Ask almost any contestant on the competition barbecue circuit, including Traeger’s own Chad Ward, whether to cook a brisket fat side up or fat side down, and you will likely get the same unanimous answer: fat side down. But in Texas, they’d call that brisket upside down, and pitmasters like Meat Church’s Matt Pittman most definitely prefer fat side up. Read on to see which camp you’re in.
The debate over fat side up or fat side down has raged in the barbecue community for years. Like most good debates, the debate over brisket orientation leads us into the realms of both art and science. Chemistry is involved, but so is simple eye appeal. Let's dive in.
Brisket comes from the chest of the animal. The side facing out toward the skin is covered with a layer of fat. This layer of fat is called the fat cap. A fat cap is usually around 1-inch thick, but the exact thickness of the layer will depend on the individual animal and how it was butchered.
Note that other sections of the brisket also contain somewhat large sections of fat, but when you are looking for the fat cap, look for the side that is completely covered. This side is "the fat side."
You should not totally remove the fat cap. Fat is flavor, and a small amount lends that burst of juiciness to your brisket slices -- but too much fat would give those slices more of a mushy, slimy mouthfeel.
While this is a personal preference, we recommend trimming the fat cap to 1/4 inch with 1/2 inch at the most.
Here's barbecue expert Matt Pittman showing you how to trim the brisket fat cap @ 1:45.
One stated reason for smoking brisket with the fat-side up is to add moisture to the meat. When fat heats, it begins to melt which is a process also known as rendering. When a brisket is cooked fat-side up, the rendered fat trickles down over the meat.
However, this melted fat does not add any moisture to the meat, or naturally braise the meat. The meat contains water, and fat is a type of oil. As you learned in third-grade science class, oil and water don't mix.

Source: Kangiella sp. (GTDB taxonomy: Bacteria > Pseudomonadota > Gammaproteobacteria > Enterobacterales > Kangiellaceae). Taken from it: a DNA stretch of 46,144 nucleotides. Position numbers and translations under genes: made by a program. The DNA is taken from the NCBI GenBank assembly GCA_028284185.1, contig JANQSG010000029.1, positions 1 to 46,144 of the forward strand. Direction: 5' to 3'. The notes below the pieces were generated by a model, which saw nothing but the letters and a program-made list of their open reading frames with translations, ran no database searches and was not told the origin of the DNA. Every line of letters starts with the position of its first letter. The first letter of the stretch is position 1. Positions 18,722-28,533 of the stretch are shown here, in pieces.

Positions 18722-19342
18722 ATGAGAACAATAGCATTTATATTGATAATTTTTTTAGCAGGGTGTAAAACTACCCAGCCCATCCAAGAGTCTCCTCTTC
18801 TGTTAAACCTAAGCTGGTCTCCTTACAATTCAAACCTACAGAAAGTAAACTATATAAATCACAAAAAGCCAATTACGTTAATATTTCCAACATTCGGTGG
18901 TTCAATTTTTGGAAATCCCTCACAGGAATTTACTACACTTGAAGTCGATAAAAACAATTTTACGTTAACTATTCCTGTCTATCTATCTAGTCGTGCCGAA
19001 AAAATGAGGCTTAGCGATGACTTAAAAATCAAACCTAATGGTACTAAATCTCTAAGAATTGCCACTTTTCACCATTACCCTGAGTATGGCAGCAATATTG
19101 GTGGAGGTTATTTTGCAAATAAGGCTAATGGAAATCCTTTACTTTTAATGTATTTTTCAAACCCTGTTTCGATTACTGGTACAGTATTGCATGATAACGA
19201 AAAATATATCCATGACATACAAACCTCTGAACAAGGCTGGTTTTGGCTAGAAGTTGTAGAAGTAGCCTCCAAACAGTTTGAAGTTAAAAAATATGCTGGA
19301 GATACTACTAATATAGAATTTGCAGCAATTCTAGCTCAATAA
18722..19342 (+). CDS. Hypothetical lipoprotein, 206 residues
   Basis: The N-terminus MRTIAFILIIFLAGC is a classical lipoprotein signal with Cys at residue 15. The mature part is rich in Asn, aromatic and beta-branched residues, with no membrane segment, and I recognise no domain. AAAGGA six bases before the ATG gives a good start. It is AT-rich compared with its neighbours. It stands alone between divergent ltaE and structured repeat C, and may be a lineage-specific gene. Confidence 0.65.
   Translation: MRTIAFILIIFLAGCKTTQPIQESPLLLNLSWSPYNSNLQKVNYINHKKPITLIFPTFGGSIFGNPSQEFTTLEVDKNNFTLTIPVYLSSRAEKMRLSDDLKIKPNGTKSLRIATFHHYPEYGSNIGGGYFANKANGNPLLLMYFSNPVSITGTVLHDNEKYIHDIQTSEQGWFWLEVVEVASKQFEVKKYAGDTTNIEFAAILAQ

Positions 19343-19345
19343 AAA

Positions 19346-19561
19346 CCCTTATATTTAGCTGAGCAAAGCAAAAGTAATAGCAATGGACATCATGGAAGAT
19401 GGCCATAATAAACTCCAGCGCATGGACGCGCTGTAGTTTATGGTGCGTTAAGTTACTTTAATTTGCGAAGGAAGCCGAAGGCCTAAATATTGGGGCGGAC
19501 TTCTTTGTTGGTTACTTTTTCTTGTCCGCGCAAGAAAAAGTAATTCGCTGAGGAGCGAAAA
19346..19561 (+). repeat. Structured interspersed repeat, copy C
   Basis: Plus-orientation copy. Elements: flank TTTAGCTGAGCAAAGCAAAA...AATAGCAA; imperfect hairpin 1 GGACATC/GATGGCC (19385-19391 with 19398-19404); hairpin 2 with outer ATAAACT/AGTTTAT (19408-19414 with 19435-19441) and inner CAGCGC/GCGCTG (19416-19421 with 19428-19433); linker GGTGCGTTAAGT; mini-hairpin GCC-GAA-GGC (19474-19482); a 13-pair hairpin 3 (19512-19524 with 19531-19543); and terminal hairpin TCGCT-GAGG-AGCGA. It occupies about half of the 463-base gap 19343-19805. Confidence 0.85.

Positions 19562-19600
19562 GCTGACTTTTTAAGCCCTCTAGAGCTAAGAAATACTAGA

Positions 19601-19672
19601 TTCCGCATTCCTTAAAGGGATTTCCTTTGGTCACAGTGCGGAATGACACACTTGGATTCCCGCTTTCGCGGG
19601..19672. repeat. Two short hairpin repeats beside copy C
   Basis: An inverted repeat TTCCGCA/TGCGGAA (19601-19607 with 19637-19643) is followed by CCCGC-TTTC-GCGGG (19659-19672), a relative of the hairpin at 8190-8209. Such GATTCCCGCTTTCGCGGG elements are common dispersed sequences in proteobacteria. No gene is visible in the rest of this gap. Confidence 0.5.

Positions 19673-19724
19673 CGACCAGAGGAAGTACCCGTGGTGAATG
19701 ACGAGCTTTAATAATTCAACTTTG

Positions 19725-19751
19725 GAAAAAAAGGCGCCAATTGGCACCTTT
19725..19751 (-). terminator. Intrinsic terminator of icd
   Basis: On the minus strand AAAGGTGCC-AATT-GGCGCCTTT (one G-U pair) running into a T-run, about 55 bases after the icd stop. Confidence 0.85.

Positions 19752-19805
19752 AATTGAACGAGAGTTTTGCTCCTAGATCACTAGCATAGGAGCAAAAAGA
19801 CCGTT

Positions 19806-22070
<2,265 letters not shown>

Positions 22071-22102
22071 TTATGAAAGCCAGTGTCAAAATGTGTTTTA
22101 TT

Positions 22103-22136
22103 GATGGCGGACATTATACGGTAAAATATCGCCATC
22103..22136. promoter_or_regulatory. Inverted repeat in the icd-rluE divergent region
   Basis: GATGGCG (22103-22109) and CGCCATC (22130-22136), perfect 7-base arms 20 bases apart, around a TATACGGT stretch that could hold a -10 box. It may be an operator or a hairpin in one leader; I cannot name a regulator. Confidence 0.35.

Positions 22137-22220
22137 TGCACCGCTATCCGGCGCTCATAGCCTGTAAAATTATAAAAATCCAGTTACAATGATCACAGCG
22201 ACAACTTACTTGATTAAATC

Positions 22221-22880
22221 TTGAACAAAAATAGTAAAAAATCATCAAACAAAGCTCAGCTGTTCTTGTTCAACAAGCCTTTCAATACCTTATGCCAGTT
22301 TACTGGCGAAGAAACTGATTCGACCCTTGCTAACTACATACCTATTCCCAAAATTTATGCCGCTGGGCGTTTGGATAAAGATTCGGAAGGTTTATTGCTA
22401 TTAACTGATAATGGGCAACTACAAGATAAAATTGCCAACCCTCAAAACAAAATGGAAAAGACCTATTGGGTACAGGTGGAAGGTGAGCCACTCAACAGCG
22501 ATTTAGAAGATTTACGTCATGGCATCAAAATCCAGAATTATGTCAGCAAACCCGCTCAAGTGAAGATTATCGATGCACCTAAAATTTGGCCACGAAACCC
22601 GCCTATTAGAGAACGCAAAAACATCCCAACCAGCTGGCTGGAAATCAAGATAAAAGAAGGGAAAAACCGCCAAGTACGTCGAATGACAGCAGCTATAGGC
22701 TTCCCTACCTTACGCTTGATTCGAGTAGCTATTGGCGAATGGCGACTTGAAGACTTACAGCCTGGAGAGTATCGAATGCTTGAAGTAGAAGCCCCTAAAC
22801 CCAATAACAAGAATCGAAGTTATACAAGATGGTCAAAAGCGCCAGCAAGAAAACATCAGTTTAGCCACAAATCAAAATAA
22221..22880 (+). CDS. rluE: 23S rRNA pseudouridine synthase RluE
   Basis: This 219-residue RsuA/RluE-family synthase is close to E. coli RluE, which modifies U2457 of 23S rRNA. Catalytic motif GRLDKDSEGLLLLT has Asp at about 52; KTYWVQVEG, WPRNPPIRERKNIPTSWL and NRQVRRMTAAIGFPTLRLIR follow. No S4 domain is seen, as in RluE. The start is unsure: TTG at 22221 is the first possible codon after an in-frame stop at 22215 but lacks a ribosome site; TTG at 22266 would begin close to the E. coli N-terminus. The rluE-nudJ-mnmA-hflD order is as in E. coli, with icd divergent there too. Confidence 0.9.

That said, when a brisket is cooked fat side up, it can have a more luscious mouthfeel.
The main reason to cook brisket fat side down is for delicious consistent results, especially when it comes to competition barbecue.
Fat-side down encourages a more pronounced smoke ring. A smoke ring refers to the thin ribbon of pink-colored meat between the crust and the interior brown-colored meat. Though it is not a mark of flavor, some competition judges look for the smoke ring and may rate the meat higher for it.
Fat-side down makes slicing easier. When you cook brisket meat-side up, the grain of the meat becomes more apparent. This makes it easier to slice neatly across the grain for your competition turn-in box.
Fat-side down can make the meaty side look better. The most important part of the appearance of smoked brisket is the bark. The bark is the slightly crispy, deep mahogany surface of the brisket that forms due to the Maillard reaction. This vital chemical reaction brings out the smells and tastes we associate with cooked meat.
The Maillard reaction happens when meat dries out and proteins on the surface begin to bind. This reaction is why boiled beef will look grey and unappetizing -- the surface never has a chance to dry out.